Yet, in order to acquire such autonomy, municipalities had to unite into so-called united territorial communities (OTG) to be sure they had enough territory, population, and capacity to provide all required services.
On average, 6 villages that previously had been separate municipalities with separate management, were united into one OTG of 50-100 km2, although there are cases of considerably larger OTGs. Villages typically united around the biggest village or small local town.
The process of unification was the most controversial part of the reform. Many villages or their public representatives didn’t want to lose their “sovereignty” while becoming part of the larger community. Therefore, the whole process was voluntary. Communities could merge into a OTG on the basis of mutual agreement and, subsequently, receive additional authority and tax revenues. Otherwise, they could remain a small separate village, controlling its own territory but with fewer revenues and relying on low-quality public services from regional state administration.
During 2014-2019, in total 1029 OTGs were created in Ukraine on the basis of voluntary agreement between villages or villages and small towns. Today OTGs cover 44.2% of government-controlled Ukrainian territory (excluding occupied Crimea and Donbas). All the rest belongs either to still unincorporated villages or bigger cities.
The general consequences of the reform are promising. To better explain them, one should consider separately financial and administrative decentralization.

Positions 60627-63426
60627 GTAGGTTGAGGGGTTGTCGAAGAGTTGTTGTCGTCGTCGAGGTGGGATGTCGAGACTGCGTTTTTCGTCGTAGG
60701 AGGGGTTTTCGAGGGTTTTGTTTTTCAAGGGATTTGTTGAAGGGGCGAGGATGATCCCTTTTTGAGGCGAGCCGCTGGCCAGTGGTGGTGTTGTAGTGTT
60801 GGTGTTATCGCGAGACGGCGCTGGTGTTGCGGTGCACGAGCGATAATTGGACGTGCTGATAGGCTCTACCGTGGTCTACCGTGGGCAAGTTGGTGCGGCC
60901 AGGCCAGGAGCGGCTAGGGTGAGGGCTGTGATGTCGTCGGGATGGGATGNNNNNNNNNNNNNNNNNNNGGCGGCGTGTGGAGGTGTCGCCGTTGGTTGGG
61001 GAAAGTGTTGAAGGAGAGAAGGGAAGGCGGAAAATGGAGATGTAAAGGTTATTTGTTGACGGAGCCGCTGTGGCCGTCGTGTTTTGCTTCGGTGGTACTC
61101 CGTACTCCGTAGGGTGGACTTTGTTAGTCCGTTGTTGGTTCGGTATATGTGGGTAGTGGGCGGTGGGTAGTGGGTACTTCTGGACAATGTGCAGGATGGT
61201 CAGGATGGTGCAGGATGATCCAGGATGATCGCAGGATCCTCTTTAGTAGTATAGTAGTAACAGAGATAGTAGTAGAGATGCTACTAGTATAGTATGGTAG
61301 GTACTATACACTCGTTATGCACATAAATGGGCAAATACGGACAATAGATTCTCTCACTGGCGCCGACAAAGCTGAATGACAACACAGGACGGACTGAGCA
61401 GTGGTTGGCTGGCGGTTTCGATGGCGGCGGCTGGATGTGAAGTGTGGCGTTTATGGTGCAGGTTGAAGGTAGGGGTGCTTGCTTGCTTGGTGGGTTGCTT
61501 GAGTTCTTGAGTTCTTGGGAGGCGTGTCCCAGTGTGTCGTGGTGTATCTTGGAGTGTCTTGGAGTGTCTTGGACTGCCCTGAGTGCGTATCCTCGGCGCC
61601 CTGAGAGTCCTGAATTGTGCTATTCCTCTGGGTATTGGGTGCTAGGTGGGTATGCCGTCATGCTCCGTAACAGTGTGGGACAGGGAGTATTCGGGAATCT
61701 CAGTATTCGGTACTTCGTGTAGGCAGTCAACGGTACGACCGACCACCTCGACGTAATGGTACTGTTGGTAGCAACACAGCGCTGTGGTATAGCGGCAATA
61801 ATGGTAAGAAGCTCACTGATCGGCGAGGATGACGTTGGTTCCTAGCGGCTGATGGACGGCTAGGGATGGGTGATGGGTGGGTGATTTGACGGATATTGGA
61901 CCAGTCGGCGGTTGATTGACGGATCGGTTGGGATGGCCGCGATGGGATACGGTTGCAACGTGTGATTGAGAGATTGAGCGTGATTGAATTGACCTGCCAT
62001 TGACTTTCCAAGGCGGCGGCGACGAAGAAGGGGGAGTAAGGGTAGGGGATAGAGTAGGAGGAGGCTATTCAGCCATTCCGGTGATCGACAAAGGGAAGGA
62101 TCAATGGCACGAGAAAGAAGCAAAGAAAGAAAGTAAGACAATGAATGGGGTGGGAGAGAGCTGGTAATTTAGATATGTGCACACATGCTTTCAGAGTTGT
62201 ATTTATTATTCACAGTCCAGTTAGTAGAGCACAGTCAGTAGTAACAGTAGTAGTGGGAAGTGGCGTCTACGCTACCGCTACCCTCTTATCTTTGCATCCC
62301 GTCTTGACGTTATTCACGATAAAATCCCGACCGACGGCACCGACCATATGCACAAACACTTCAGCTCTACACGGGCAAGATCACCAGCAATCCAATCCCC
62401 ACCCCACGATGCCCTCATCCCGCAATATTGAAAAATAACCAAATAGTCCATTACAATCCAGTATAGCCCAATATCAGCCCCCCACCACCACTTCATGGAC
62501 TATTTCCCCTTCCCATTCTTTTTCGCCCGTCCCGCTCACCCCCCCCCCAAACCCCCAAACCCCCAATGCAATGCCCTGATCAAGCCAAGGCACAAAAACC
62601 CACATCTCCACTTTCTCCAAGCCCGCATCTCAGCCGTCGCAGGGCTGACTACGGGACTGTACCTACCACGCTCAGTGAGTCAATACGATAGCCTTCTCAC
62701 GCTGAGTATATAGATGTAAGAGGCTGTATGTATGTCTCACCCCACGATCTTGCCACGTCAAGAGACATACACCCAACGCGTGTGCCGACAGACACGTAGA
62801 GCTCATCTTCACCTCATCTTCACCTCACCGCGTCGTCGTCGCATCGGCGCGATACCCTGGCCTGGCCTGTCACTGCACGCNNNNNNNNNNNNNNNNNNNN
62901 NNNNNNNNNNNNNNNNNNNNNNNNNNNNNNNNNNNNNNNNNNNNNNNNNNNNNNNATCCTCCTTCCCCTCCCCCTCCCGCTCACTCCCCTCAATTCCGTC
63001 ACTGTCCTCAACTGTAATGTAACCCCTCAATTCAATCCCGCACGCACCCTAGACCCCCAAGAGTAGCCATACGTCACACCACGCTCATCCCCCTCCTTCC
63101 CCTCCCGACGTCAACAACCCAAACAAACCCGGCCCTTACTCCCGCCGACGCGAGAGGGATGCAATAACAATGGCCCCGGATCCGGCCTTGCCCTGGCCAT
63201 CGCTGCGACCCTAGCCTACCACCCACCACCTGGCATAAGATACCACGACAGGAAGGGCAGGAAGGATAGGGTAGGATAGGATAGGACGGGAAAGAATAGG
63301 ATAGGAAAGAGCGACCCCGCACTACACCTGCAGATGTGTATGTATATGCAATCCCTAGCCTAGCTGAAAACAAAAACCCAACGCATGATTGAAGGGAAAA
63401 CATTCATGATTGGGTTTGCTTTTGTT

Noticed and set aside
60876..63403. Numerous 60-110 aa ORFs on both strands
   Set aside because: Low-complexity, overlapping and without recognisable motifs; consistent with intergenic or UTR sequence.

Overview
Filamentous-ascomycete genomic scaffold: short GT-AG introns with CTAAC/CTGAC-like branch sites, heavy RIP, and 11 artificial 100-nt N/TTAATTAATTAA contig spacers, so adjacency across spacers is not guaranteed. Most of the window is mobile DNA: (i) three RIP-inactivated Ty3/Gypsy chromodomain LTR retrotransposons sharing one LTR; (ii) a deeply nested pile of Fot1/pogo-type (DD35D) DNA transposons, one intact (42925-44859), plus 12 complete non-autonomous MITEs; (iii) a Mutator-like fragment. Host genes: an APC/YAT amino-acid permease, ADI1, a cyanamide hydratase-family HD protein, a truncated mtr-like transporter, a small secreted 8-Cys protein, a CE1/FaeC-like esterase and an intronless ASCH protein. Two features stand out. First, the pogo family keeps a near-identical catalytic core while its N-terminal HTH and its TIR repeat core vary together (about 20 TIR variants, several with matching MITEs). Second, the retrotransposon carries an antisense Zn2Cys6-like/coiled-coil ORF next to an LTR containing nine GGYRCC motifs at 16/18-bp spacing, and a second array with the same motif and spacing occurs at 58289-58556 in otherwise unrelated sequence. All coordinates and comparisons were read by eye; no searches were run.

Financial decentralization has more than doubled budgets of new local municipalities (OTGs), and other results of the reform
Financial decentralization means that 60% of the individual income tax and some other taxes that used to be allocated to the district (rayonnyi) or central budgets are now allocated to the budget of OTGs. Therefore, municipalities now can manage a substantial part of the costs.
Moreover, OTGs now can receive educational, medical, sport and other subsidies directly from the state and allocate them to local needs independently, which is a great improvement over the previous situation, when subsidies for villages and small towns were entirely managed by state district officials with minor participation from locals.
Consequently, since the beginning of fiscal decentralization, local budget revenues have been growing faster than revenues of the central budget. Partially that was achieved simply by the creation of OTGs, where a large part of taxes now remain instead of going to the central budget.
Financial decentralization also means that the state raises the amount of subsidies and state programs designed to promote local infrastructure, education, and sports facilities. And newly created OTGs allocate these funds more effectively, as they have a better understanding of local needs. The rules of competition between OTGs for particular state subsidies also facilitates their development.
In general, state support for local development projects grew from 0.5 billion UAH (US $66 million) in 2014 to 20.8 billion UAH (US $770 million) in 2019.
The largest part of the State Fund was spent on regional development that finances various types of local projects on a competitive basis, as well as for two state programs: for the development of local sports facilities and local medical facilities for general practitioners.
Many examples of the implementation of state programs are impressive, especially taking into account how quickly they were implemented and completed.